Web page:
COLLINS WRITING Best Practice Writing Instruction for All - PowerPoint PPT Presentation

About This Presentation

COLLINS WRITING Best Practice Writing Instruction for All


COLLINS WRITING Best Practice Writing Instruction for All * * * * * * * * * * * * * * * * * * * * * * * * * * * Collins Writing: Improving Student ... – PowerPoint PPT presentation

Number of Views:1428
Avg rating:3.0/5.0
Slides: 31
Provided by: acsulitFi


Transcript and Presenter's Notes

Title: COLLINS WRITING Best Practice Writing Instruction for All

COLLINS WRITING Best Practice Writing
Instructionfor All
Collins WritingImproving Student Performance
  • Blends best practices into a unified, flexible
  • Focuses on thinking skills
  • Stresses both teaching and using writingwith a
    strategic focus
  • Engages students and increases productivity

Frequency of writing experiences Focus of
instruction Feedbackon strategic goals
Key Elements of the John Collins Writing Method
FIVE TYPES OF WRITINGreasons we write/ways we revise FOCUS CORRECTION AREAS--Skills to assess limit to three READING WRITING OUT LOUD--Essential revision tool SEVEN ELEMENT ASSIGNMENTS--Structured, intentional ESSENTIAL ASSIGNMENTSPurposeful, best value lessons DIFFERENTIATIONMeet the needs of all learners STUDENT WRITING COLLECTION--Evidence over time
Summarized from Collins education Associate
(No Transcript)
Type One WritingOpen-ended quick-writeno
correct answer
  • Fluency and getting ideas on paper
  • Quick and flexible
  • Sentences, questions, stream of consciousness
  • Consistent formatlabel and skip lines
  • Easily assessed
Student Work
  • Type One Writing builds fluency. It is thinking
    on paper. Given five minutes, this first grader
    wrote three things she knew about dragonflies.

I know they have compound eyes and four wings.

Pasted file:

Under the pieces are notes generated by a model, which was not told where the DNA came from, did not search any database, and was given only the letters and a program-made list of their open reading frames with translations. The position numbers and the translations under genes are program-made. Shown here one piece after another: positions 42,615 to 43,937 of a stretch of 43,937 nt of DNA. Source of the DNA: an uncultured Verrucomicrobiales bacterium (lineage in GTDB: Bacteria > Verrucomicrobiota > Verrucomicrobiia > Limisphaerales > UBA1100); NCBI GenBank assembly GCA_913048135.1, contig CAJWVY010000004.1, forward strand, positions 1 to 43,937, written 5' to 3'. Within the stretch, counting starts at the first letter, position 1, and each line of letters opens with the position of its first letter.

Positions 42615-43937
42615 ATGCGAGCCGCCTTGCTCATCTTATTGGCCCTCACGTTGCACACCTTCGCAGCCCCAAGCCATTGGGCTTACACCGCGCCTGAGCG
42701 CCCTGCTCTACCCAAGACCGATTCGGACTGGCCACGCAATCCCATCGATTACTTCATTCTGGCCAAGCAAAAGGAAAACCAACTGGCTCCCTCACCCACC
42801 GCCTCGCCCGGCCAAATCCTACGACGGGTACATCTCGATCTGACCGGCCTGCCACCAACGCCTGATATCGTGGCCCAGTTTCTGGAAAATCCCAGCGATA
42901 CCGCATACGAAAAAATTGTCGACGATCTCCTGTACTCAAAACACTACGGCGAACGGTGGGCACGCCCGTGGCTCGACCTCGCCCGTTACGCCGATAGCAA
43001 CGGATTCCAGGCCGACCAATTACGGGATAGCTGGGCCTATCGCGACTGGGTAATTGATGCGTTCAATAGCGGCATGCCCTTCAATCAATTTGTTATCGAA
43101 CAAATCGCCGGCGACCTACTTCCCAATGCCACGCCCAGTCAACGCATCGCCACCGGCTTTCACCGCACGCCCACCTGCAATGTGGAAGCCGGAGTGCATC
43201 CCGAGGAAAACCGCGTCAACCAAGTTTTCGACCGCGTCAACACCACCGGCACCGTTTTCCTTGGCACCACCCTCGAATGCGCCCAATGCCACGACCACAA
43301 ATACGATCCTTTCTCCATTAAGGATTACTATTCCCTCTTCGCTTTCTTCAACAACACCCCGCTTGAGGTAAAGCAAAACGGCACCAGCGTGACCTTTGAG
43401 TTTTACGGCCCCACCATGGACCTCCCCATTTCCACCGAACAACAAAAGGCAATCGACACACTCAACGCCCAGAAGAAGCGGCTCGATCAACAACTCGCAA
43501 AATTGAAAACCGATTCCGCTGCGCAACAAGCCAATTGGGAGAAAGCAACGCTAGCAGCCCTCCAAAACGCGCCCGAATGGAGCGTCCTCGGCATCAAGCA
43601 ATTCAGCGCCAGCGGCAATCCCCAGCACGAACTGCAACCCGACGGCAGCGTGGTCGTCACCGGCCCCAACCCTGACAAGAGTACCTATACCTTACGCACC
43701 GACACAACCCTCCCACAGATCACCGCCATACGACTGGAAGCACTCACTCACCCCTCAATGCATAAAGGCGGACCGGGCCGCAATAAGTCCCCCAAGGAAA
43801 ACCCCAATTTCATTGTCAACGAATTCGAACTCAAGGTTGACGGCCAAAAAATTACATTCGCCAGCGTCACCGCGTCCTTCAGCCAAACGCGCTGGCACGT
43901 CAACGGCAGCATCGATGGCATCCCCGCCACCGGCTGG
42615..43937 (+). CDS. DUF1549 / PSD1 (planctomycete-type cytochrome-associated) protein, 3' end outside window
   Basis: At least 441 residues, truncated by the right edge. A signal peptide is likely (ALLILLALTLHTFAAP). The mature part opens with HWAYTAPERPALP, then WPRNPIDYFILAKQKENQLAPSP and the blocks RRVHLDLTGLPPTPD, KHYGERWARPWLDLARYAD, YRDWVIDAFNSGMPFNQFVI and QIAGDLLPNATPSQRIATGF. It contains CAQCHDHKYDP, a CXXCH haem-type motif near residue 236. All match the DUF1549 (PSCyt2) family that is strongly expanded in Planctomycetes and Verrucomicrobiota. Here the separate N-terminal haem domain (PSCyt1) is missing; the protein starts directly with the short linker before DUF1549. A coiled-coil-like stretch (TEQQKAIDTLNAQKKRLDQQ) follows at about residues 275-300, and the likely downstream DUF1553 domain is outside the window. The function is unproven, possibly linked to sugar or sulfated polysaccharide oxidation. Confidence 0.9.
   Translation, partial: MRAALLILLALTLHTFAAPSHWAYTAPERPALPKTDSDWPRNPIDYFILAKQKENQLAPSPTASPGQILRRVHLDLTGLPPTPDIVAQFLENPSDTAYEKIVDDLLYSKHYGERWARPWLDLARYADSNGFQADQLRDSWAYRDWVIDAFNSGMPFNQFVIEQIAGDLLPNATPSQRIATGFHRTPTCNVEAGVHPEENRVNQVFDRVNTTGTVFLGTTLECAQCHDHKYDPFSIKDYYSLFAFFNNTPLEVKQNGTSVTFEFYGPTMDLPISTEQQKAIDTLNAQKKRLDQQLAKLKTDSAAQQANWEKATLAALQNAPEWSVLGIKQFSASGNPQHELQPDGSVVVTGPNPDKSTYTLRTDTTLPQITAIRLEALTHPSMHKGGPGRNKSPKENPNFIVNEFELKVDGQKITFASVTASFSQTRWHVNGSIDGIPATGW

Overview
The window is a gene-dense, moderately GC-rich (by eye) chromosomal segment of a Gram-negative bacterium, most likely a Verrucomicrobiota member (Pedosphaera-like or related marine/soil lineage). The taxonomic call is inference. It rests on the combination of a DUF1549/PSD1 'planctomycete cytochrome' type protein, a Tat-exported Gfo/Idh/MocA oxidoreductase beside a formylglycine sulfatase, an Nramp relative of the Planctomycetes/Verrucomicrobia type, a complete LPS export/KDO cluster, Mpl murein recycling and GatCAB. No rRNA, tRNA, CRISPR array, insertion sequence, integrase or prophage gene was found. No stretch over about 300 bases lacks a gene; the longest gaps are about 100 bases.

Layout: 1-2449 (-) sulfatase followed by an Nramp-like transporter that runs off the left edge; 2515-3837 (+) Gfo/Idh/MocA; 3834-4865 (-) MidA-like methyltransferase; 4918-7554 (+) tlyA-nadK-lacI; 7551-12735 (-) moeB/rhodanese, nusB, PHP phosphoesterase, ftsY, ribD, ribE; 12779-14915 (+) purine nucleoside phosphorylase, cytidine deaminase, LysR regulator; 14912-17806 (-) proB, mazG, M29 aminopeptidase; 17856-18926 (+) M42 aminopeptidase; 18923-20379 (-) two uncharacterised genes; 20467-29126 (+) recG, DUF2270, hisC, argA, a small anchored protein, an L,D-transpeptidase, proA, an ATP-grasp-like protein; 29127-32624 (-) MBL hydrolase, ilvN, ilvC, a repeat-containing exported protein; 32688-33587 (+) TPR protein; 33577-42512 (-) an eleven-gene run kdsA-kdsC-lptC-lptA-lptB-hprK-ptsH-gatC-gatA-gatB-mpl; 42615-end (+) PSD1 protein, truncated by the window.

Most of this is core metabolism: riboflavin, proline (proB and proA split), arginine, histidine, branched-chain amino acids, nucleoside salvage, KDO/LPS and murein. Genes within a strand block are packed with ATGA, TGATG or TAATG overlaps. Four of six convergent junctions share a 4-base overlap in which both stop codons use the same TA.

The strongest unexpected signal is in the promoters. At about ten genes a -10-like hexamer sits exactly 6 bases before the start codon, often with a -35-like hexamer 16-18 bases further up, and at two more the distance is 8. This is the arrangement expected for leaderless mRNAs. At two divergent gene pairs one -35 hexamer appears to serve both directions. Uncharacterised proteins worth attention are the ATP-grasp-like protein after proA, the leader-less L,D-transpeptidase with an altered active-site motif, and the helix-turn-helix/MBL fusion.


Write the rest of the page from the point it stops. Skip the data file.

They swim under water when they are babies. They
can beat their wings 100 times.
Type One Writing Prompts
  • For Activating Prior Knowledge
  • In eight lines or more, write the things you
    know or questions you have about ____________.
  • For Reflecting About Learning
  • Think about and write down two hard questions
    about ____________.
Type One Writing Prompts
  • For Predicting
  • Before we (go on this field trip, conduct this
    experiment, study this unit), write eight lines
    about some of the things you hope to find out.
  • For Making Connections
  • How is ____________ (this type of problem,
    concept) similar to ________ (another type of
    problem, concept)? Fill seven lines or more.
Type Two WritingQuick-write with a right
answera quiz
  • Fluency and formative assessment
  • Flexible, use any time
  • Consistent formatlabel and skip lines
  • Usually has a number in the prompt
  • Simple, informal assessment
Type Two Writing Prompts
  • Remembering ? recalling information
  • List five facts about __________.
  • Understanding ? explaining ideas or concepts
  • Summarize the three most important points from
    our class yesterday (or todays class or last
    nights reading)
Type Two Writing Prompts
  • Applying ? using information in another familiar
  • What two strategies that we have talked about
    might you use to (solve, connect, repair, etc.)
    the following?
  • Analyzing ? breaking information into parts to
    explore relationships
  • Describe two ways ______ and ______ are similar
    and two ways they are different.
Type Two Writing Prompts
  • Evaluating ? justifying a decision, checking,
    critiquing, judging
  • Give tworeasons why this cannot be a correct
    answer for this question. Explain.
  • Creating ? generating new ideas, products, or
    ways of viewing things
  • If the answer is ________, write two questions
    that would go with that answer.
Type Three WritingA composition with specific
  • Substantive content and meets up to three
    specific standards called focus correction areas
  • Create a draft, read it out loud, and review for
  • One, self-edited draft
  • Assessed on focus correction areas
Student Work(Responses to Karen Hesses Just
5/6 Learning Specialist incorporates Type 1, 2,
and 3 writing assignments into reading
comprehension lessons. They are learning to use
writing to help them organize their thinking. I
am using Type 1 and 2 daily.
Student Work
Type Three Writing looks at content and writing
craft. This first grader knew that his dragonfly
piece needed three picture details with one
label, a sentence with a capital period, and